SEAN STARRS Yes, so the original demand was of course to withdraw the extradition bill and Carrie Lam did that quite early on, early June. Finally, after 2 million protesters, about a third of the population of Hong Kong protest on the streets, but she didn’t completely withdraw. So she’s declared it dead in water, but she didn’t completely withdraw it. So the protests have morphed into five demands now. The first one being complete withdrawal of the extradition bill, others relating to releasing those who have been arrested. The June 12th protest was marked as a riot and so when you’re tried for rioting in Hong Kong you get 10 years, up to 10 years in prison, so they want to remove that label of June 12th as a riot, and a few others relating to that. And then the last one is they’ve tacked on in July, so about a month later, is universal suffrage for all Hong Kong citizens to elect the chief executive, which is the main focus of the 2014 Umbrella Movement. 

GREG WILPERT Okay, I want to get back to some of those demands later, but first, some of the protestors have begun questioning the tactic of occupying the airport. Now what’s going on? Why the second guessing of tactics, who is leading the movement and why is it mainly younger people and students who are involved? Why not a cross section of the population of Hong Kong, although obviously when 2 million people came out, I’m sure it was a cross section, but it seems to be most of the young people who are at least leading the movement.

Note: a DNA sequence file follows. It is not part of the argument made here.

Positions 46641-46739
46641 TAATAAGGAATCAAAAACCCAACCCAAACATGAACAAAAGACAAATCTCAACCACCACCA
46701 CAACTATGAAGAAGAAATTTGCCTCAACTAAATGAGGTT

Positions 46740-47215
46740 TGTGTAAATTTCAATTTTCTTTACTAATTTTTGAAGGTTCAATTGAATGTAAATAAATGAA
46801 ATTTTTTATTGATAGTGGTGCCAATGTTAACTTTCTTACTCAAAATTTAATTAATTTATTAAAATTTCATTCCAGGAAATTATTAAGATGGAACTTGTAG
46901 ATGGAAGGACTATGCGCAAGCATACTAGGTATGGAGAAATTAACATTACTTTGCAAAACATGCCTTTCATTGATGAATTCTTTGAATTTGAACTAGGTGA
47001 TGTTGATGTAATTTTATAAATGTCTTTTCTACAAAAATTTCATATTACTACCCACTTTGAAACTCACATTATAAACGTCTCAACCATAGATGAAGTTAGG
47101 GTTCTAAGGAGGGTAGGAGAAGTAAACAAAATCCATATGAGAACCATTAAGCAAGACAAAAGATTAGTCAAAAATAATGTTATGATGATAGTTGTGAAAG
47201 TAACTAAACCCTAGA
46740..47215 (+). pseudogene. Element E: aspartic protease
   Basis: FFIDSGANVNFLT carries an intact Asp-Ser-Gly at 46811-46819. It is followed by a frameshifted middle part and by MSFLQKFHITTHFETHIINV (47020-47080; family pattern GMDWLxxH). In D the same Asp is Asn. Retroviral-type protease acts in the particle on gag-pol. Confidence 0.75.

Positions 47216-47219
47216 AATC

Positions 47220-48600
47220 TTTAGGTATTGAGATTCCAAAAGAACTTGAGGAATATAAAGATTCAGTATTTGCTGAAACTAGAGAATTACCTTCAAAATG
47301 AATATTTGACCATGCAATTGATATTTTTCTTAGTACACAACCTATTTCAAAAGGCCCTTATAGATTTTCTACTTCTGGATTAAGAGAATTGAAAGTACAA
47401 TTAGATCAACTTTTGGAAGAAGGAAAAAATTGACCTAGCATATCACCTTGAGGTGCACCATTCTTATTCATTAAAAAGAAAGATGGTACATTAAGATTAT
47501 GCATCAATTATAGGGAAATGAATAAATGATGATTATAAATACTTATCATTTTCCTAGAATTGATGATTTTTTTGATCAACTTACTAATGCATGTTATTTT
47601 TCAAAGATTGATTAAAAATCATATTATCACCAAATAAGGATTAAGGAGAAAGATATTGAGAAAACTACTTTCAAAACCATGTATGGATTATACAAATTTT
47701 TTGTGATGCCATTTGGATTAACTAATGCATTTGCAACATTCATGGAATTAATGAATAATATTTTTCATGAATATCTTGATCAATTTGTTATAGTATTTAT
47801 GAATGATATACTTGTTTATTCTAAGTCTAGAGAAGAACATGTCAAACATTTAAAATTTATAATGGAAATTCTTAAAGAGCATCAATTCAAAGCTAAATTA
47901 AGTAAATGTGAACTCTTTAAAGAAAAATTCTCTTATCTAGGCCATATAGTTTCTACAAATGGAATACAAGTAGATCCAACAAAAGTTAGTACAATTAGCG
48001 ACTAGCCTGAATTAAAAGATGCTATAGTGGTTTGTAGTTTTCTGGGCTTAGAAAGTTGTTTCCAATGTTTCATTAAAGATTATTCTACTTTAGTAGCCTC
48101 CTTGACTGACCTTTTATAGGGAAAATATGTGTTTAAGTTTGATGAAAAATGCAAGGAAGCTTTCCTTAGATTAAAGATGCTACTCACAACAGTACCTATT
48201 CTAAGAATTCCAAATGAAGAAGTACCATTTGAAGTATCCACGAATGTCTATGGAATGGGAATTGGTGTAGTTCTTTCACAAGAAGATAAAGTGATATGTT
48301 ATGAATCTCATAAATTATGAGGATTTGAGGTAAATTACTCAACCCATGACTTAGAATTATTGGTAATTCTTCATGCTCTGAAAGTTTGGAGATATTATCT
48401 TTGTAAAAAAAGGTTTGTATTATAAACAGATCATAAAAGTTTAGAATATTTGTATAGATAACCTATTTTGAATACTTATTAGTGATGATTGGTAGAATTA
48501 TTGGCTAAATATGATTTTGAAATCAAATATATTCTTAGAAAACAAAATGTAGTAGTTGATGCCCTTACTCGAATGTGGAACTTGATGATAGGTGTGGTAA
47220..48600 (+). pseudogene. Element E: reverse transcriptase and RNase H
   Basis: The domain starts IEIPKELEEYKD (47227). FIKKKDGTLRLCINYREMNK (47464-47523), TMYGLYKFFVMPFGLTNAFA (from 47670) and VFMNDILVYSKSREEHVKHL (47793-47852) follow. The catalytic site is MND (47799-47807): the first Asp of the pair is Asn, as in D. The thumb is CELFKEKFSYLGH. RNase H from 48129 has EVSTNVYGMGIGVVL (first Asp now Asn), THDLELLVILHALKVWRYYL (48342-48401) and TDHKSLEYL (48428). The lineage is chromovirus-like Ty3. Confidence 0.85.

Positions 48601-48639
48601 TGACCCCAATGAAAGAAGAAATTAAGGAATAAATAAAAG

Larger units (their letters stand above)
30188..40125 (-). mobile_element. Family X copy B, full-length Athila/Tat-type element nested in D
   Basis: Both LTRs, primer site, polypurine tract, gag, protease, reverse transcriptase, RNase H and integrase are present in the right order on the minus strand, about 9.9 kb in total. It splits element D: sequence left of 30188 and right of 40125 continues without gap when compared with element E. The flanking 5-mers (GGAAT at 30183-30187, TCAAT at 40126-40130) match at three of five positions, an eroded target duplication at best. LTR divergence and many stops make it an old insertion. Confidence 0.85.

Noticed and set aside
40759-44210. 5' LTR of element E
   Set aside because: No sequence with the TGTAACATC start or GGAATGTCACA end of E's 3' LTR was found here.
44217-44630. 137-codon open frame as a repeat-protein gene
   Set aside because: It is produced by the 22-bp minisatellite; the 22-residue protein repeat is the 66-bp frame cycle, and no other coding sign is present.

SEAN STARRS Young people are leading what they call the front liners. So the front liners are the ninjas that you see, fully in black covering their face so that they don’t get picked up by facial recognition with the goggles and everything. So yeah, so both actually, even high school students, but also university students are mainly comprised of front liners, but it’s actually a very broad base. I mean on August 5th we had Hong Kong’s first general strike since 1967, over 50 years, and that was very broad based and a number of unions, even people in the finance sector, law, civil servants went on strike and the Flight Attendants Union went on strike on August 5th and then that was on a Monday. And then on the Friday is when the first airport sit-in happened. So that was partially organized by the the Hong Kong Flight Attendants Union. So of course not students.